Assessing the faecal source sensitivity and specificity of ruminant and human genetic microbial source tracking markers in the central Ethiopian highlands

R B Linke, G Kebede, D Mushi, A Lakew, D S Hayes, W Graf, A H Farnleitner

Publikation: Beitrag in Fachzeitschrift (peer-reviewed)Artikel in Fachzeitschrift

4 Zitate (Scopus)

Abstract

This study tested genetic microbial source tracking (MST) methods for identifying ruminant- (BacR) and human-associated (HF183/BacR287, BacHum) bacterial faecal contaminants in Ethiopia in a newly created regional faecal sample bank (n = 173). BacR performed well, and its marker abundance was high (100% sensitivity (Sens), 95% specificity (Spec), median log10 8·1 marker equivalents (ME) g-1 ruminant faeces). Human-associated markers tested were less abundant in individual human samples (median: log10 5·4 and 4·2 (ME + 1) g-1 ) and were not continuously detected (81% Sens, 91% Spec for BacHum; 77% Sens, 91% Spec for HF183/BacR287). Furthermore, the pig-associated Pig2Bac assay was included and performed excellent (100% Sens, 100% Spec). To evaluate the presence of MST targets in the soil microbiome, representative soil samples were tested during a whole seasonal cycle (n = 60). Only BacR could be detected, but was limited to the dry season and to sites of higher anthropogenic influence (log10 3·0 to 4·9 (ME + 1) g-1 soil). In conclusion, the large differences in marker abundances between target and non-target faecal samples (median distances between distributions ≥log10 3 to ≥log10 7) and their absence in pristine soil indicate that all tested assays are suitable candidates for diverse MST applications in the Ethiopian area.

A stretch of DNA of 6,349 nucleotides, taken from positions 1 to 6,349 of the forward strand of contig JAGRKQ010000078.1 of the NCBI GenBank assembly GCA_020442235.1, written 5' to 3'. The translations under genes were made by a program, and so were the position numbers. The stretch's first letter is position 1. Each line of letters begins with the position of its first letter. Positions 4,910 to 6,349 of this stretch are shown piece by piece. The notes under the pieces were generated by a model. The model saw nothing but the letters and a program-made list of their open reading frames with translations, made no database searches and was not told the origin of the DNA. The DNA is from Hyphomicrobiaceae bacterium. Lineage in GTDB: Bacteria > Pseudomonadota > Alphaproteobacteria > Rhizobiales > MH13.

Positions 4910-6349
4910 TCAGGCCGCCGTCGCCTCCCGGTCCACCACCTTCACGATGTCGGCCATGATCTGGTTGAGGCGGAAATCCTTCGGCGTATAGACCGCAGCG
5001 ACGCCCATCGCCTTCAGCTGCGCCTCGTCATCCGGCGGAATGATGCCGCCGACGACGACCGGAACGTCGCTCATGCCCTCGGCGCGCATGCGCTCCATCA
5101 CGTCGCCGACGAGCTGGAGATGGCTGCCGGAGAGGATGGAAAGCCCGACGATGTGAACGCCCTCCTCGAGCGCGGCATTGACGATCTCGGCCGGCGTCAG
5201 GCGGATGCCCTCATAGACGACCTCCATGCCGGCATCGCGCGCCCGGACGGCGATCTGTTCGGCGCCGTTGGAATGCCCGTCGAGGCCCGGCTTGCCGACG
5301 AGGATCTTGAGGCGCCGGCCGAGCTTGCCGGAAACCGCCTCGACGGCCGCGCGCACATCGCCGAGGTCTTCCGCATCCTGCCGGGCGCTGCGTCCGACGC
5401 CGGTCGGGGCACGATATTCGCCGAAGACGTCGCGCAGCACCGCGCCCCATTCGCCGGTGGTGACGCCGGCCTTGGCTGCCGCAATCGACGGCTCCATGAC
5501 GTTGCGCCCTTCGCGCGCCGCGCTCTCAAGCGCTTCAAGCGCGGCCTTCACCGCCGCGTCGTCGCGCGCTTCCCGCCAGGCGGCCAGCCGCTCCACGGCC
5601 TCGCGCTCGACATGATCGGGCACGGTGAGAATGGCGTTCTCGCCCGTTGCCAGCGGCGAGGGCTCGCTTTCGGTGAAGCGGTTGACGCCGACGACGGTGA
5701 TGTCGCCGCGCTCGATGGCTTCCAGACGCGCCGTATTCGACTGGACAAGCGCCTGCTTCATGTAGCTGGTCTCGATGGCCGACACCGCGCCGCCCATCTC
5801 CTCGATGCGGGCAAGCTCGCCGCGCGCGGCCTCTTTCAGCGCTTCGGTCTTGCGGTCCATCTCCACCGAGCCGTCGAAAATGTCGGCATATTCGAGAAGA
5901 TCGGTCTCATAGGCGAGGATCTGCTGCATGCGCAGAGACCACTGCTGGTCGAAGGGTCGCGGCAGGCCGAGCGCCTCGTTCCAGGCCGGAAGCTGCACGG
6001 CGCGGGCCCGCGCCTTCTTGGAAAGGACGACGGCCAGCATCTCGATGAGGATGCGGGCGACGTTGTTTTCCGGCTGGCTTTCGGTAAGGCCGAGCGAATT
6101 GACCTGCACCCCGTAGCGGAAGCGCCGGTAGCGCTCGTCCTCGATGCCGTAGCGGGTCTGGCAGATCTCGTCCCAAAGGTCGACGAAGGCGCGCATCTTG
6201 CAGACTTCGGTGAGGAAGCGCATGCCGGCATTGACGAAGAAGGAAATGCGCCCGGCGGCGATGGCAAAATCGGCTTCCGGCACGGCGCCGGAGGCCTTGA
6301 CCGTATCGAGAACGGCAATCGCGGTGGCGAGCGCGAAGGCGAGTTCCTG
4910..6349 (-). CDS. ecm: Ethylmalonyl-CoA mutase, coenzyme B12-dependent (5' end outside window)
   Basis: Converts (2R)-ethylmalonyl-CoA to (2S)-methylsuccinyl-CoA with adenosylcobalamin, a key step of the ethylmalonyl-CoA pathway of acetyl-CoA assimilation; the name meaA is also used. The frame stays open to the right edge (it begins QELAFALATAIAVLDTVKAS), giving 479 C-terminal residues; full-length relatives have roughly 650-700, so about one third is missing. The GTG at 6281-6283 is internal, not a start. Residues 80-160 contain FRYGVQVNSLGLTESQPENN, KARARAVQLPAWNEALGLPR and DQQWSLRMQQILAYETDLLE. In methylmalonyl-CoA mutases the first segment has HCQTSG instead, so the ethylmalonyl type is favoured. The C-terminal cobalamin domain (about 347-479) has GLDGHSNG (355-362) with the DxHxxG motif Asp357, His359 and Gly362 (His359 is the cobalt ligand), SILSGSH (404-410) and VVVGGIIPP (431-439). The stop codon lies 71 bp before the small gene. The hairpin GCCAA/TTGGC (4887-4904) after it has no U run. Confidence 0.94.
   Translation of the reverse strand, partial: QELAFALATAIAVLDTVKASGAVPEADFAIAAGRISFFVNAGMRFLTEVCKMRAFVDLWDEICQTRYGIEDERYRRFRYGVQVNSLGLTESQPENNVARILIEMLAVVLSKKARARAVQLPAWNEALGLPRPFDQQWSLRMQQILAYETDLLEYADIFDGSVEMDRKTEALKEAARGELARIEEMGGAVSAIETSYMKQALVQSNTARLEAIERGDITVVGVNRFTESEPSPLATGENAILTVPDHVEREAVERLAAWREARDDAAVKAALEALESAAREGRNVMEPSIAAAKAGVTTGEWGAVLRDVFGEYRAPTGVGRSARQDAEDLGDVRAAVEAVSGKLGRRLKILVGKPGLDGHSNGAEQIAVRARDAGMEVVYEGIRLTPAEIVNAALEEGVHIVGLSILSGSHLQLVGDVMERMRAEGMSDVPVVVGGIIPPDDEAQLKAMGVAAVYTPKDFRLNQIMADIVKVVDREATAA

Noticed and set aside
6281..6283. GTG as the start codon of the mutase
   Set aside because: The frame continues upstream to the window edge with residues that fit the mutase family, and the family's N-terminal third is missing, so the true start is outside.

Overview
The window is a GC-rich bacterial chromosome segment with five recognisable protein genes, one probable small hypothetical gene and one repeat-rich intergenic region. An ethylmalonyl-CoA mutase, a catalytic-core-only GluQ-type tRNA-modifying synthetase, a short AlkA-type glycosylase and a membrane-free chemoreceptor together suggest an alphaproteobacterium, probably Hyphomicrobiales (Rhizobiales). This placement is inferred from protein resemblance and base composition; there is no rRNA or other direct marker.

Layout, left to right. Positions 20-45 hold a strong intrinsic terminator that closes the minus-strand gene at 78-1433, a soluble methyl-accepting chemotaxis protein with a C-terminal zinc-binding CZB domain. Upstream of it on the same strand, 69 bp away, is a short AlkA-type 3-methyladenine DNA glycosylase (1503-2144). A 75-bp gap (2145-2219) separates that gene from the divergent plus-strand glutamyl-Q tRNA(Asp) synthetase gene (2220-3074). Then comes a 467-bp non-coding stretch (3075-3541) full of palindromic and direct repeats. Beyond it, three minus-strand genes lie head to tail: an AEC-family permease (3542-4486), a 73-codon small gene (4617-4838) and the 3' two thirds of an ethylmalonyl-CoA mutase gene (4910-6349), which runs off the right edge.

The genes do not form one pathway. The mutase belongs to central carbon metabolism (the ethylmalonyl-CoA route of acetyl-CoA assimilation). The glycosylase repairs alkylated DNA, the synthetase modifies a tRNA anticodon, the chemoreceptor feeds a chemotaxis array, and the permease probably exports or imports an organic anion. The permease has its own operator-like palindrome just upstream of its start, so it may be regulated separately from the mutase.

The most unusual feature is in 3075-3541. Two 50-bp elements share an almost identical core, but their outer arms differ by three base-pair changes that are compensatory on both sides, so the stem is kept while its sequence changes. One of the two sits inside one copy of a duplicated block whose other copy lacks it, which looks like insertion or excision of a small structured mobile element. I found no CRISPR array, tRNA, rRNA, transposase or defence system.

OriginalspracheEnglisch
Seiten (von - bis)458-466
Seitenumfang9
FachzeitschriftLetters in Applied Microbiology
Jahrgang72
Ausgabenummer4
DOIs
PublikationsstatusVeröffentlicht - Apr. 2021

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